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Fukkinese has also been referred to as taiwanese dialect but let's be honest about it the taiwanese chinese that speak that dialect used to come from the fukien region of china and not all fukkinese people are located in taiwan or china but all over the world especially in the south east asian region. There is also a difference in northern fukkiense called foo chow and southern fukkienese called hokkien.

Starting from the numbering system.

0 1 2 3 4 5 6 7 8 9
soon, neung, song, sum, see, ha, hok, jet, pet, gao

Kong, yeo, yee, sar, see, gor, luck, qik, peua, gao.

One thing of note is that i think for all chinese dialects or rather southern chinese dialects the number 3 and 4 sound the same just like the thai language, sum and see. Notice how the number 9 probably sounds similar too which is gao.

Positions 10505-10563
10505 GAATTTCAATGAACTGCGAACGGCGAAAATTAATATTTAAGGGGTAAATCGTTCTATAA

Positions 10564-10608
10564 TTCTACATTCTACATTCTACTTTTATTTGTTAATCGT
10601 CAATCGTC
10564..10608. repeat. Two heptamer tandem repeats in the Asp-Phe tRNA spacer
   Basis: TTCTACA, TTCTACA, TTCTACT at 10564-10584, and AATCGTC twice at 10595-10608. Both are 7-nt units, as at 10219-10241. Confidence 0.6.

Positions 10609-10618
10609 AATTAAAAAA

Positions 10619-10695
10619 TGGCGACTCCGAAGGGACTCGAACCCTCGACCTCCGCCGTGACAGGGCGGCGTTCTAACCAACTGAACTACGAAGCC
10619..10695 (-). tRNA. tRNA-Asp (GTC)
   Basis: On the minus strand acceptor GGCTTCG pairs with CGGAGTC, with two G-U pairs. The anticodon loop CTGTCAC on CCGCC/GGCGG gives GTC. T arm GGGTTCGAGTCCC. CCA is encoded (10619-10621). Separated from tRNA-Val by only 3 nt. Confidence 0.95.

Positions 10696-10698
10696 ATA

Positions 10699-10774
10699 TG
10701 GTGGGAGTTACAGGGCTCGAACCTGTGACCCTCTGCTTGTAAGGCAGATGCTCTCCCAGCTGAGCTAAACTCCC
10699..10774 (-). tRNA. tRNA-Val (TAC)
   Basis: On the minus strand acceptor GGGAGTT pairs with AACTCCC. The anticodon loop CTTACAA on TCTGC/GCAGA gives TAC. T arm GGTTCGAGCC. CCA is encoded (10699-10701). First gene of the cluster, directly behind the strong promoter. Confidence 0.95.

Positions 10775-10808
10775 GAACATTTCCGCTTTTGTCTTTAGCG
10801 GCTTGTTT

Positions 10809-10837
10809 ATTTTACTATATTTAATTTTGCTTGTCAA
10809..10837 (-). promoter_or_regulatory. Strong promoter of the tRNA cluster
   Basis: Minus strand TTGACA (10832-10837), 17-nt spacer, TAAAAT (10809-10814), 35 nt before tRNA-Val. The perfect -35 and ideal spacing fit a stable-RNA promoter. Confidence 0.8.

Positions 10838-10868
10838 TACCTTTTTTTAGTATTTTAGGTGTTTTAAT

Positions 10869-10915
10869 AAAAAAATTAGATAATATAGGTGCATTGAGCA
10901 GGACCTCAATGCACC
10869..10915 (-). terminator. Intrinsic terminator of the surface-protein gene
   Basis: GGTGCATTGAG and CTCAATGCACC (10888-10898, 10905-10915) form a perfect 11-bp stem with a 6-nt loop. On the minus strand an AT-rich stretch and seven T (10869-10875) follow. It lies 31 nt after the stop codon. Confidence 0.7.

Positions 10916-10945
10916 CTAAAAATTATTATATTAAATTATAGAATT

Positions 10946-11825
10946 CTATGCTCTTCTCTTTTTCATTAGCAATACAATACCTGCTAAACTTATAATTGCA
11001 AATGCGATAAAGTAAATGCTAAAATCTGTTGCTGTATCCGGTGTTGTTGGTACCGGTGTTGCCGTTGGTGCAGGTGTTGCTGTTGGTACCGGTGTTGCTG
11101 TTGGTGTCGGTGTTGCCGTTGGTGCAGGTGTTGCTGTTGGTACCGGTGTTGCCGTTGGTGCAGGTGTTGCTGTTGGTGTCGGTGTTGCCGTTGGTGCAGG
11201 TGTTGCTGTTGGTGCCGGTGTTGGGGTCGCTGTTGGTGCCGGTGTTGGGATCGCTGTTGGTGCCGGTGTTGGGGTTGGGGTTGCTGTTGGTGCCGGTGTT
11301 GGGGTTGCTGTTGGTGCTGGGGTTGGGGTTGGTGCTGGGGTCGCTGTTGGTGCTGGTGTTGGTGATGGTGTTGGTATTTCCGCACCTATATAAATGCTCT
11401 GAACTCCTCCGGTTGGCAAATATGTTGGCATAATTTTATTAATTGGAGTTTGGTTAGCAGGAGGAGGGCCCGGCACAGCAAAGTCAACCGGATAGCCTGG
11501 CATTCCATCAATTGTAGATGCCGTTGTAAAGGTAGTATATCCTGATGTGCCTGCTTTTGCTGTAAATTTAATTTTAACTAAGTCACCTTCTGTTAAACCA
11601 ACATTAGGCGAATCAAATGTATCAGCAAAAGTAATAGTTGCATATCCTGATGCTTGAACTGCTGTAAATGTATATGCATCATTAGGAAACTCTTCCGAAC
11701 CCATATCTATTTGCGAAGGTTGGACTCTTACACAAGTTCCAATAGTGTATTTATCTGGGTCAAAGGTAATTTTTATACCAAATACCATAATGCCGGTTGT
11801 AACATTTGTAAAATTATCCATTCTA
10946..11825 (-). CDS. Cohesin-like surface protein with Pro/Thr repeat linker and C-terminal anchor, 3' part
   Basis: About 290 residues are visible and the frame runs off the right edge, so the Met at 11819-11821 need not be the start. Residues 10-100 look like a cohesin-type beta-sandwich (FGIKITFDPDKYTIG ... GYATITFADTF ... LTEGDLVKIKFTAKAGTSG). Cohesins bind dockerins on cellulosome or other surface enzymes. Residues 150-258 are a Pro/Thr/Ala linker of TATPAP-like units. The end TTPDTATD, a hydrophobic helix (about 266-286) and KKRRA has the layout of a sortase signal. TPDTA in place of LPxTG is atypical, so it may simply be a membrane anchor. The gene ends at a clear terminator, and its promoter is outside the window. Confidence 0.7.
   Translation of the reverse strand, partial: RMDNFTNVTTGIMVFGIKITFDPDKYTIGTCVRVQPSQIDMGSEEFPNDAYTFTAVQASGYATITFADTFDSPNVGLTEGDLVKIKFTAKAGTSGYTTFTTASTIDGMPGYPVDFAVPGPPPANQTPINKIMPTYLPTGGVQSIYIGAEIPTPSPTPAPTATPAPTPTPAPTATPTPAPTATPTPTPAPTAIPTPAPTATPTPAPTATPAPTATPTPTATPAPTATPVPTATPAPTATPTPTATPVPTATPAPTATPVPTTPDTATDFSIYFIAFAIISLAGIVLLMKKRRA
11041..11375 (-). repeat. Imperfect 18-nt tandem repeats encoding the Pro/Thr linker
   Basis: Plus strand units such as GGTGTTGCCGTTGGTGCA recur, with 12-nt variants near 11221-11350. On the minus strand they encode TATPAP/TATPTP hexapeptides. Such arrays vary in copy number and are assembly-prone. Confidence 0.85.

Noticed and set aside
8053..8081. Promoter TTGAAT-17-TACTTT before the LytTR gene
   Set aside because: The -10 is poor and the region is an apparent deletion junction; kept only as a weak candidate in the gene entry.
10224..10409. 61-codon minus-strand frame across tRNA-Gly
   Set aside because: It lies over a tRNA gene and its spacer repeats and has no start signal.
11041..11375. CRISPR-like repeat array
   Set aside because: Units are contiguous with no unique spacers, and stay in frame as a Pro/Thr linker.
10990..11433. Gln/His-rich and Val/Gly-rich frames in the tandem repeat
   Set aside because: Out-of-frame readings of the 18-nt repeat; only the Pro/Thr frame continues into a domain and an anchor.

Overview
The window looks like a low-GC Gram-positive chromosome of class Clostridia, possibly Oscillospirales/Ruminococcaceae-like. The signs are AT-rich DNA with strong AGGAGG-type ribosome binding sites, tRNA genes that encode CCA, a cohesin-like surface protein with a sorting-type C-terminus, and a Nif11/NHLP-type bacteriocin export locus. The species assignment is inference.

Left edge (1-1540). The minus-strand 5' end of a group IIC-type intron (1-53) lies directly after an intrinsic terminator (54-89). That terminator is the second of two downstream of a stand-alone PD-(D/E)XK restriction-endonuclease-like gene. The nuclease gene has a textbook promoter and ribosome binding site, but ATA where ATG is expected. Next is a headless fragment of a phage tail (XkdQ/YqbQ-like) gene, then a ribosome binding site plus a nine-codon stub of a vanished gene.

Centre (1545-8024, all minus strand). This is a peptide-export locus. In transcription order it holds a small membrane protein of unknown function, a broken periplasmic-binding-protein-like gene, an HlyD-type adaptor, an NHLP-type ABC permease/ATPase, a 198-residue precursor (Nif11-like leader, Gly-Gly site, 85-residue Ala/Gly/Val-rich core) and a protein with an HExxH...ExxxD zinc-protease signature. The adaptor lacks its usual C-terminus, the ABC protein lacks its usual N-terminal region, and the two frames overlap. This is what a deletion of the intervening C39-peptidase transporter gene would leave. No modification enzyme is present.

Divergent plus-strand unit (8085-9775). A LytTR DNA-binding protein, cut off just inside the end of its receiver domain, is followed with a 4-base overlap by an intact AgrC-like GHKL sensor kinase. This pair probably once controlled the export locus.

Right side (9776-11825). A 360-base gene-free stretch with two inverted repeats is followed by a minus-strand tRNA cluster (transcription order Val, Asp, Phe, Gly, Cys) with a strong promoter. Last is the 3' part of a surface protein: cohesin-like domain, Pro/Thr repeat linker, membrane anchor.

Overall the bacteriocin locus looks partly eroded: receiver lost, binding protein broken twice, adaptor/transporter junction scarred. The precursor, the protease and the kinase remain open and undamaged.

Basically, Thai uses Chinese numbers, and has for well over a thousand years.  A lot of East Asia does - they've also taken over in Japan.  Thai [R]suun comes from Pali and Sanskrit, [LS]nueng isn't Chinese, and [R]sawng comes from the Chinese word for 'pair'.  The Hokkien yee lives on in Thai [F]yii[L]sip 'twenty'.  For comparison, English 'zero' comes from Arabic.

I wouldn't be surprised if they are distantly related to the Hokkien people.  As it is believed that Thai people originally migrated south from China during the Gengis Khan period.
The famous New Zealand/Australian race horse Phar Lap is often mistakenly referred to having a Thai name, however the name was actually came from a Chinese gentleman, as it meant lightning in his local dialect of Chinese.  I can't remember which tribe he was from, but apparently their language has many similarities to modern Thai (Although of course has evolved in a different direction over the past ~800 years since the Thais migrated)

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